Karen Jeppe

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Karen Jeppe was born in late 19th century Denmark into a middle-class family. Raised by a schoolteacher and his wife, she enjoyed an unremarkable childhood in a quiet, rural parish called Gylling.
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Karen Jeppe was born in late 19th century Denmark into a middle-class family. Raised by a schoolteacher and his wife, she enjoyed an unremarkable childhood in a quiet, rural parish called Gylling.
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Few could have predicted that one day the pretty, fair-haired child would play a pivotal role in saving a nation.
 
Karen Jeppe’s status in the Armenian Diaspora and within the Armenian nation itself is legendary. 
 
She is directly or indirectly responsible for the survival of thousands of Armenians who would otherwise have died in the Genocide. Few individuals have contributed as much in humanitarian terms as Karen Jeppe did.
 
Karen Jeppe was 13 when she was sent by her German father to his homeland to learn the language with his family. She learned within a year – a sign of linguistic abilities that would mean her eventual fluency in six languages. 
 
On her return from Germany she was sent to boarding school in Copenhagen. One evening the school’s headmaster read aloud a newspaper feature by the Missionary Aage Meyer Benedictsen. Benedictsen had written about the pogroms of 1896 that had been instigated by the Turks against the Armenians. 
 

One year later, in 1903, despite initial opposition from her father she travelled to Urfa near the current Syrian border to join the German Mission.

 
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It took her just a year to learn Armenian, Arabic and Turkish. As a child she had learned languages with exceptional speed by using a special sound and vision method. She taught her young charges the same way and cut the time they took to learn a second language by two thirds. Her reputation for teaching and a formidable talent for organization grew almost by the day.
 
In 1908 she returned home to deliver lectures, but new horrors were unfolding in Cilicia, now the Çukurova region in Turkey. Some 20,000 to 30,000 Armenians had been slaughtered. Karen Jeppe returned. An uneasy calm settled across the Ottoman Empire.
 
Then the killings began again.
 

Karen Jeppe stood against the tide. 

 
She organized food and water for the caravans of desperate Armenians driven through Urfa on their journey to graves in the Syrian Desert. She stayed on despite the unfolding carnage, helping thousands flee by disguising them as Kurds and Arabs. By 1917 she had been sheltering Armenians in her cellar for nearly two years. Sick and on the point of nervous collapse she returned to Denmark.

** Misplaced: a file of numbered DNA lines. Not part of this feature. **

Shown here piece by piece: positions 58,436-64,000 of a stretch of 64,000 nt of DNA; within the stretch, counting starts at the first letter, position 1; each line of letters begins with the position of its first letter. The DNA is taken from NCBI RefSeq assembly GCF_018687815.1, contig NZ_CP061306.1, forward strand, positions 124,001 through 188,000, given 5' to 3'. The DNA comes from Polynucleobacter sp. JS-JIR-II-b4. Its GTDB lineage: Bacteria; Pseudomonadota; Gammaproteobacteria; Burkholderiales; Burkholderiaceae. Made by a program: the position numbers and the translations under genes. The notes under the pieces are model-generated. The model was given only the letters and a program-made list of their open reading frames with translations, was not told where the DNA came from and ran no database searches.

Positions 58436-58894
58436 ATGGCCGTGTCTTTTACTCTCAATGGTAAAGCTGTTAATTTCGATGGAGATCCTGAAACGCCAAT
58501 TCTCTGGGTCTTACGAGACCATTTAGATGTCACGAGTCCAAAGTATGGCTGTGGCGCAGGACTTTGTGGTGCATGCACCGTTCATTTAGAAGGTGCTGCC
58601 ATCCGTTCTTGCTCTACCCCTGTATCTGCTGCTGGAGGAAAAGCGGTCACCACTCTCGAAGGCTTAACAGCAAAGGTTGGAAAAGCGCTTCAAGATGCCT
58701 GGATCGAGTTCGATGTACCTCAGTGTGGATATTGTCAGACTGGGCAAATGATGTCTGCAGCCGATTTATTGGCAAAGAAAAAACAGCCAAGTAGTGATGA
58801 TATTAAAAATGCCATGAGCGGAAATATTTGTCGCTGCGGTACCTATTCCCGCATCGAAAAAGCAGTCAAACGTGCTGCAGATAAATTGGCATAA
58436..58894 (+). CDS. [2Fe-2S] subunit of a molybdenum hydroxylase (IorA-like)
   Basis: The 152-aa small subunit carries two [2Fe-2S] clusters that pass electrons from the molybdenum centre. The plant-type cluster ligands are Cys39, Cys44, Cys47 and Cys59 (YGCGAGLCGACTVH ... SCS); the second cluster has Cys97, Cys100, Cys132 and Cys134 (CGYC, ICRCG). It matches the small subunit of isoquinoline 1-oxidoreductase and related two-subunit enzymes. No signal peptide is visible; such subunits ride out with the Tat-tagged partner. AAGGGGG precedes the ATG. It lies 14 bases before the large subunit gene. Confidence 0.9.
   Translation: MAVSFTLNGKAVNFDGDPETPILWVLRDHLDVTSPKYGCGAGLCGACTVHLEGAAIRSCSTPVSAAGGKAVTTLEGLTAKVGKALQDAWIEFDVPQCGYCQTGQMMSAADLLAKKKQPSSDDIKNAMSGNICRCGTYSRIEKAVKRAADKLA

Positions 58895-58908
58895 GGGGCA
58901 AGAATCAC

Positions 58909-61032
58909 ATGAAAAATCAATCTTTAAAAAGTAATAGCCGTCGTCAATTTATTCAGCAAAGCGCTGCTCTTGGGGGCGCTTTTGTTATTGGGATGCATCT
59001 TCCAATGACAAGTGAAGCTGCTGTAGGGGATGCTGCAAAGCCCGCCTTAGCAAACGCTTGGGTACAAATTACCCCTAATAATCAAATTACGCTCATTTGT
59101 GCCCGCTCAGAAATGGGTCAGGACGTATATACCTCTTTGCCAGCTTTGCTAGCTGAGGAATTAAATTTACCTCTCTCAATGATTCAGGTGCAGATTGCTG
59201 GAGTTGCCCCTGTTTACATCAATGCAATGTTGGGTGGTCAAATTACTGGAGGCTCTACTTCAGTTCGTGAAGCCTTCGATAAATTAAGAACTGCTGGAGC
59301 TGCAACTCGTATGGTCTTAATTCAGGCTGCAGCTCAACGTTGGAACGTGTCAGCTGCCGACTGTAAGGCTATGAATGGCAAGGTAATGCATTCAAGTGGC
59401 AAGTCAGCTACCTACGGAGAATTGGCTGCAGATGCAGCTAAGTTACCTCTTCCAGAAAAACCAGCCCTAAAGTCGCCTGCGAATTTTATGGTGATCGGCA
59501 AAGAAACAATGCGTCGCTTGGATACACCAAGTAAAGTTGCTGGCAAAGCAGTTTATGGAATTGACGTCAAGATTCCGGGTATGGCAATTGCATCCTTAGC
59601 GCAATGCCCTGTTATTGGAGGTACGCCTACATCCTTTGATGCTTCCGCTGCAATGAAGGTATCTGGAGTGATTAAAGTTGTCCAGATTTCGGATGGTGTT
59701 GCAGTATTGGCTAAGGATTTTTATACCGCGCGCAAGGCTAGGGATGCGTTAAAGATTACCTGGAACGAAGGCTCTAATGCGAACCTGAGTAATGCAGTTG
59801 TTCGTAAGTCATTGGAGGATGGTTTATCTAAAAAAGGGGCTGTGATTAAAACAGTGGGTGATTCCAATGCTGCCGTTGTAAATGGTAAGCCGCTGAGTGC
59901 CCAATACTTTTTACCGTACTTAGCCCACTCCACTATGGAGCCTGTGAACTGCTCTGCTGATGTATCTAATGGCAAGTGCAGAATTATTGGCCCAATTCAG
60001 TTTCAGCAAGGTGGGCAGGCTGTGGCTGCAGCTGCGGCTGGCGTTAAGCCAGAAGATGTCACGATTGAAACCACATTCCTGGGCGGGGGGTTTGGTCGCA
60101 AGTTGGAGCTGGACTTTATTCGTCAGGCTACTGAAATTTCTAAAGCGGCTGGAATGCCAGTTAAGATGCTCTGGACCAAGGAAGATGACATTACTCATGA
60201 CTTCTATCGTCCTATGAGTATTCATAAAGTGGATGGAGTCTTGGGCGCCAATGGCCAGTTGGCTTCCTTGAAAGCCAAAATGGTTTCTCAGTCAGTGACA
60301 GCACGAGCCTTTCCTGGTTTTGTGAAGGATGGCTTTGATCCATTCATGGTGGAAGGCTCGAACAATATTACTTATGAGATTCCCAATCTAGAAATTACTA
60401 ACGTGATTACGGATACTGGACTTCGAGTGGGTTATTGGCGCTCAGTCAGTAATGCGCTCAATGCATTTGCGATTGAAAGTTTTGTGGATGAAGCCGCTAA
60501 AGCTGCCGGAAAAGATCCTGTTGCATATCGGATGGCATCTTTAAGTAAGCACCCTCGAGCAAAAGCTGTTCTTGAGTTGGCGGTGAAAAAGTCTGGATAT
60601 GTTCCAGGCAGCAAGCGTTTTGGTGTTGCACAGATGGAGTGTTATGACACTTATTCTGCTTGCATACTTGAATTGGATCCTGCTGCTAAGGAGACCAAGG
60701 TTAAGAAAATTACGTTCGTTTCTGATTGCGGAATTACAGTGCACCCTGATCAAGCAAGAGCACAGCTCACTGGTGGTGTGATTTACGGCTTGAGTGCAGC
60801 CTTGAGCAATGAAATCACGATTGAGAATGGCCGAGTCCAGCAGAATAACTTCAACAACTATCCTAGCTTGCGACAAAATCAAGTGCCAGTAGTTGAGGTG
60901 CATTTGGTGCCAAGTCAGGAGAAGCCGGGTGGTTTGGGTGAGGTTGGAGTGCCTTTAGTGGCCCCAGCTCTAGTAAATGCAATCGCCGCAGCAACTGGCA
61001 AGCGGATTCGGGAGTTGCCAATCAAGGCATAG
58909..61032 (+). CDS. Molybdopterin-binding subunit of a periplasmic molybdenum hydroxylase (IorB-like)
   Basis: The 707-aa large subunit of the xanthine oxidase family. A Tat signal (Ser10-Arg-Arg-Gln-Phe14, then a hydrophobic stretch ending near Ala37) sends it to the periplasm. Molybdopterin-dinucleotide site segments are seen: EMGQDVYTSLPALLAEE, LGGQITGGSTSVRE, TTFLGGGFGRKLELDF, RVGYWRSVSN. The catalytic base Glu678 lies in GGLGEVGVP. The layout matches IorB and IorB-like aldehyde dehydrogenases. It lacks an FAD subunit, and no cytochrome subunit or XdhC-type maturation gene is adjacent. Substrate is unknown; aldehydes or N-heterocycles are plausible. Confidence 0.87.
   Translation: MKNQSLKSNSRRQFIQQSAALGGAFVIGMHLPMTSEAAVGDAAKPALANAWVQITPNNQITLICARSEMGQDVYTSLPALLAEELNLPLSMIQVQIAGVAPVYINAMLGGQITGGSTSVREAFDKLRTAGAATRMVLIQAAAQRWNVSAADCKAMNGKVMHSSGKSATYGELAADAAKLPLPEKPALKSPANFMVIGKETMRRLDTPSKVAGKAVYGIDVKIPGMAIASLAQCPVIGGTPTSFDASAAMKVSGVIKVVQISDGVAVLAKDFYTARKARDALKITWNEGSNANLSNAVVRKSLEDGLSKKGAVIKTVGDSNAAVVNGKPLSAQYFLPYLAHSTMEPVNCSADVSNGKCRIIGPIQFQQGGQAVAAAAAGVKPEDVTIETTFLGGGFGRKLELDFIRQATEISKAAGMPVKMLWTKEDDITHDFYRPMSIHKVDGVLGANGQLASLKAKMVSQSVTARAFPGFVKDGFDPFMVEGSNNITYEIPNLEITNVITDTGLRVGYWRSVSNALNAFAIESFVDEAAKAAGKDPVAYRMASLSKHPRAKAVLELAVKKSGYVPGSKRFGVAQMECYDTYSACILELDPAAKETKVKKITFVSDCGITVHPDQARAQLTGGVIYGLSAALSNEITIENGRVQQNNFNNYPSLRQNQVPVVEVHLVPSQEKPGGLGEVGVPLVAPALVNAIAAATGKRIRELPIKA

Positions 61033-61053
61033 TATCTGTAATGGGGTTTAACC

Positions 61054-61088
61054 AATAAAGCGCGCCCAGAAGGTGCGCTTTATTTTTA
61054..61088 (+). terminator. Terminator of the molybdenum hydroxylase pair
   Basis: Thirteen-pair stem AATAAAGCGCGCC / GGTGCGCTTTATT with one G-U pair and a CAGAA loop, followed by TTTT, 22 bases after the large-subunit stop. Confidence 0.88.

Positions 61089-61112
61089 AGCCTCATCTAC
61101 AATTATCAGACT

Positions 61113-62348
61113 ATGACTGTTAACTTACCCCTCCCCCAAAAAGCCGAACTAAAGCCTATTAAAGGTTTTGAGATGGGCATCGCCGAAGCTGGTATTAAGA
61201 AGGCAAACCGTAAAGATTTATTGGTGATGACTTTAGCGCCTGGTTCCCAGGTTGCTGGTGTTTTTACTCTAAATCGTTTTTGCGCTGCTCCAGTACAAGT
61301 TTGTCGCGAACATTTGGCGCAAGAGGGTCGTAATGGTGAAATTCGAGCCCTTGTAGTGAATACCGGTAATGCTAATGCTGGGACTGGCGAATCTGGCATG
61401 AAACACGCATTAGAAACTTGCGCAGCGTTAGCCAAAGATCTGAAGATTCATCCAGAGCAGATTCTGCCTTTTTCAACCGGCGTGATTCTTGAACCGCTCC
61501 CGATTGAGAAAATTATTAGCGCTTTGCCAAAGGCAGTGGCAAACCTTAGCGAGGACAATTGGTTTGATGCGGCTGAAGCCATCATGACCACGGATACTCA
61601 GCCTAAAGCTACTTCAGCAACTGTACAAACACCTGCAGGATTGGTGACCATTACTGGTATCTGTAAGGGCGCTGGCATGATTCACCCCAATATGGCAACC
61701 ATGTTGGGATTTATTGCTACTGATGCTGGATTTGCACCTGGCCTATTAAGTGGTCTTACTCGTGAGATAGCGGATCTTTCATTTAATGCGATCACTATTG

In 1921 she returned to Aleppo with the backing of the League of Nations to track down Armenian girls who had been trafficked as slaves during the Genocide. Between 1922 and 1923 she set up search and rescue stations in Aleppo. Using money she raised in Europe she managed to buy back many women and children from their Arab owners. Tragically, some Arabs refused to sell the babies and those mothers chose to remain with their captors.
 
In all, Karen Jeppe was responsible for freeing some 2,000 women from slavery.
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But one relationship with a Bedouin Arab was to prove a blessing.
 
Hadjim Pasha owned a stretch of land east of the Euphrates region. Karen Jeppe packed up her small tent and drove out to meet him. Remarkably, a determined Danish woman and a Bedouin Arab prepared to ignore tribal prejudices struck a deal founded on mutual warmth and respect. Karen Jeppe left the meeting with enough agricultural land to support 30 families. 
 
It became a time of peace and happiness. The French Air force pilots, who regularly passed by, flapped their wings as they flew overhead. 
 
 
Then, in 1935, she drove out to her White House at the settlement. There she suffered one of her regular bouts of malaria. This one was far worse than earlier attacks. She was transferred to a hospital in Aleppo and died a short while later.
 
Karen Jeppe lived for just 59 years. Her life was short, but her achievements were great. 
 
She left a legacy for the people she loved. Land, a living and a future.  
 
Six of her small villages remain.
 
Images courtesy of the Armenian Genocide Museum-Institute and 100 LIVES.
 
The story is verified by the 100 LIVES Research Team
 
 

Editor’s Note: We have no doubt that if Karen Jeppe was still alive today, she would certainly receive the Aurora Prize. Good deeds must be rewarded. Please nominate NOW!”

Subtitle: 
The woman who played a pivotal role in saving a nation
Story number: 
9
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